President Donald Trump’s executive order providing a $400 extension of unemployment insurance … [+]
On Saturday, President Trump signed an executive order aimed at partially extending the $600 per week federal unemployment benefits that expired in July as part of the CARES Act. Trump’s order proffers $400 a week in extra unemployment aid, a 33 percent reduction from previous benefits, but comes with a whole host of caveats. When you add up those restrictions, many Americans shouldn’t count on seeing any of the $400 a week in benefits for more than a few weeks, if at all.
Trump’s Unemployment Benefits Executive Order
Under Trump’s executive order, the federal government would only cover 75 percent of the unemployment benefit, or $300 per week. States would be required to cover 25 percent of the cost from their allocation of the Coronavirus Relief Fund (CRF), money that was distributed to states to cover necessary expenditures incurred due to Covid-10 that was not previously account for in state budgets.
Money to cover the $300 per week federal contribution will come from the Department of Homeland Security’s Disaster Relief Fund (DRF). Trump’s executive action extends benefits until the DRF is drawn down to $25 billion or until December 6, 2020, whichever comes first.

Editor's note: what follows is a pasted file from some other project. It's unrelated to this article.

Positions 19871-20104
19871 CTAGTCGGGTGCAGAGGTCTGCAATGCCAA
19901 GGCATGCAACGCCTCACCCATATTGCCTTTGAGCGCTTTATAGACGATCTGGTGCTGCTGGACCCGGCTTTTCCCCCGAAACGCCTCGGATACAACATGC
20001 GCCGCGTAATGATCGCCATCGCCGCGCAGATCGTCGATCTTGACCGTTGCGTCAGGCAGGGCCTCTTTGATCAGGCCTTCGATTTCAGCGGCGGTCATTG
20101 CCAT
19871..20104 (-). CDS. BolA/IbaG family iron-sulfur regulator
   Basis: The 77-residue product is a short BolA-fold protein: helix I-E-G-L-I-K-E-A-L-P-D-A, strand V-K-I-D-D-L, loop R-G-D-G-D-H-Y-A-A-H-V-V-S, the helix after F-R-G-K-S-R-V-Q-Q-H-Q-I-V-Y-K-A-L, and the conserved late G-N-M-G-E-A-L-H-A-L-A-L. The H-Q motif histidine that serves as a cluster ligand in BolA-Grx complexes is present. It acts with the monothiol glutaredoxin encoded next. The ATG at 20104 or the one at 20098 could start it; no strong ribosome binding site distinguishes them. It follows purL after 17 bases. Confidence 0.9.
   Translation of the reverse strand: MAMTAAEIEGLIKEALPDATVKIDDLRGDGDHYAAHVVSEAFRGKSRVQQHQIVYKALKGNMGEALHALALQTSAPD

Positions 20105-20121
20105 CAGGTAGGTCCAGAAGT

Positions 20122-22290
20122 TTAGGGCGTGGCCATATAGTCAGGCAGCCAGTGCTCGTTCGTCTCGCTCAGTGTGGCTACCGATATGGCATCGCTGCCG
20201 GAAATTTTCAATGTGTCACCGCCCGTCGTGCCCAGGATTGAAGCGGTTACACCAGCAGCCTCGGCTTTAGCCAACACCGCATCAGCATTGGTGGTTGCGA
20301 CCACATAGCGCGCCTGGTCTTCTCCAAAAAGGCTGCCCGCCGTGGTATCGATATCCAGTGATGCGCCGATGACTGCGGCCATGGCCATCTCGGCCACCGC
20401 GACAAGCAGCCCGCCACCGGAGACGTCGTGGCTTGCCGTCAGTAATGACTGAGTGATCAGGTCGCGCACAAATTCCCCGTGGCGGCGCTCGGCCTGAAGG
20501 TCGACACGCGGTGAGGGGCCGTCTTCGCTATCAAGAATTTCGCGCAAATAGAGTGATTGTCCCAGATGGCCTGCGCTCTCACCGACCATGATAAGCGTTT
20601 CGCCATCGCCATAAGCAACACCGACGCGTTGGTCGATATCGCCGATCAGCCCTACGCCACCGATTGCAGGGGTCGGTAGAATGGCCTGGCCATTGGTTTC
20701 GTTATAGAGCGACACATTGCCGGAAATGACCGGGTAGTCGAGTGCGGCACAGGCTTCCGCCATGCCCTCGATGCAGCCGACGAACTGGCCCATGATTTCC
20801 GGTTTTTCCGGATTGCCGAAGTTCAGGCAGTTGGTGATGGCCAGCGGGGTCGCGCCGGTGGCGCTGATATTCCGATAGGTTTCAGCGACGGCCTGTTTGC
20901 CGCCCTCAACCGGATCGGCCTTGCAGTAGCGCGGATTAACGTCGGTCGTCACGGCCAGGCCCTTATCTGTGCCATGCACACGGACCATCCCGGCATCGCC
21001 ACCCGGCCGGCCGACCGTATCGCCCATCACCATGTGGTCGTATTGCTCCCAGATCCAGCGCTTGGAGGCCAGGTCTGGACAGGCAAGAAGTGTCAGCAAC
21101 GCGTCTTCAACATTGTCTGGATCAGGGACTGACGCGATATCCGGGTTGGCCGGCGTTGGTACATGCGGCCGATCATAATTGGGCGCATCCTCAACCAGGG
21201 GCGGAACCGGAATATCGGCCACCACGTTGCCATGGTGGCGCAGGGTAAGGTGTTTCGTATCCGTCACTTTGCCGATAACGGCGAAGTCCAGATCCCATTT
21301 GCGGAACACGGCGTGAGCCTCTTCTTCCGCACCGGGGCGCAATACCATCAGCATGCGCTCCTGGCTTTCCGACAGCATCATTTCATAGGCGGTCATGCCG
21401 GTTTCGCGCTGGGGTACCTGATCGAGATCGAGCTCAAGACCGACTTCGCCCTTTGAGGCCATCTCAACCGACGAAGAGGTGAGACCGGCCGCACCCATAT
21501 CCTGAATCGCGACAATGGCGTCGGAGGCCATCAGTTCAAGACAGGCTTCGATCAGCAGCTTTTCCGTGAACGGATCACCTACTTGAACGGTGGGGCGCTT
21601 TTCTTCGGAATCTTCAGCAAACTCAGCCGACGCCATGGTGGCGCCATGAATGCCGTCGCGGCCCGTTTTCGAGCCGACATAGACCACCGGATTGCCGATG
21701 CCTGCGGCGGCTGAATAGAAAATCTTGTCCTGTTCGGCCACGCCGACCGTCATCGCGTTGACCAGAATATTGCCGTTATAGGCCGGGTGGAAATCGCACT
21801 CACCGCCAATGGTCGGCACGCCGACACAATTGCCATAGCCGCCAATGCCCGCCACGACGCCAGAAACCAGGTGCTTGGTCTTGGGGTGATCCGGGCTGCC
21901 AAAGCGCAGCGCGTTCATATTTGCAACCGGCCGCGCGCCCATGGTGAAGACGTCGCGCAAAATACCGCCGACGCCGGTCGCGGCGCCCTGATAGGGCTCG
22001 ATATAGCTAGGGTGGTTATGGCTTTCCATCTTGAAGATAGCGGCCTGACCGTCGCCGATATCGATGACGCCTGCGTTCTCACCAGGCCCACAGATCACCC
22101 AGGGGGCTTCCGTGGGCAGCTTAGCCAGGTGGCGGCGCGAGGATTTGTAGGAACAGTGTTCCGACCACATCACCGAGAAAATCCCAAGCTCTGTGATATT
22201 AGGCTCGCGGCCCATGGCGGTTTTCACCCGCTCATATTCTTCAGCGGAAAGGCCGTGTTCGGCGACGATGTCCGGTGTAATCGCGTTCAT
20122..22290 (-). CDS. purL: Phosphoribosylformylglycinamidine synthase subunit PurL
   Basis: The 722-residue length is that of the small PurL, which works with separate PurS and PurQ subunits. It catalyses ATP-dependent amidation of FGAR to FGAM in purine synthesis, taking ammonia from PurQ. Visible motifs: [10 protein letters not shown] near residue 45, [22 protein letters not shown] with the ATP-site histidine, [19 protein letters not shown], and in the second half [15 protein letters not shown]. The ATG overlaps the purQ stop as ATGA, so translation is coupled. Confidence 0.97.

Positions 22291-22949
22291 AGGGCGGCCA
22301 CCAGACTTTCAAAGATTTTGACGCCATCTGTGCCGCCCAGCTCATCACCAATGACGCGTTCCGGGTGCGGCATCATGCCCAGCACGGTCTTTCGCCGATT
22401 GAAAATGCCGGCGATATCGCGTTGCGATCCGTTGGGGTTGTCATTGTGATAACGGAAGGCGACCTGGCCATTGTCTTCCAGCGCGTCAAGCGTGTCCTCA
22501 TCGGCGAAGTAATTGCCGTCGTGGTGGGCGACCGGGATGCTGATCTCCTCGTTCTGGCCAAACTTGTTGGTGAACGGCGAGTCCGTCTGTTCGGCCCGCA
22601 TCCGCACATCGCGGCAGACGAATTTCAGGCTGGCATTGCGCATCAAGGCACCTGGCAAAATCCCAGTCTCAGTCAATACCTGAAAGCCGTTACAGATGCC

Will States Have Money To Contribute Their Share?
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State Budgets May Mean State’s Won’t Participate
The executive order requires states to pitch in $100 per person per week for the lost wages program; however, there is uncertainty if governors will sign onto the program. Many are facing tremendous budget pressures due to the expenses associated with containing coronavirus coupled with a reduction in tax revenues. On CNN, Governor Mike DeWine (R-Ohio) was asked if his state could afford the new unemployment benefit. “The answer is, I don’t know yet,” he replied. Governor Andrew Cuomo (D-New York), tweeted, “executive Orders can’t replace legislative actions. States can’t pay 25% of unemployment costs. It’s simply impossible.”
It is bitterly ironic that the executive order asks states to contribute funds when one of the main holdups to a Congressional deal was a request by states for up to $1 trillion in new aid to help cover budget gaps. The Center on Budget and Policy Priorities (CBPP) estimates that states budget shortfalls will reach over 20 percent in the 2021 fiscal year. For example, Kansas forecast a revenue drop of over $810 million while Arizona estimated revenues to drop by by over $860 million. California expects revenues to decline by over $30 billion 2021, while New York’s tax revenue are estimated to fall by $13-$16 billion in the next two years.
States Have Already Earmarked CRF Dollars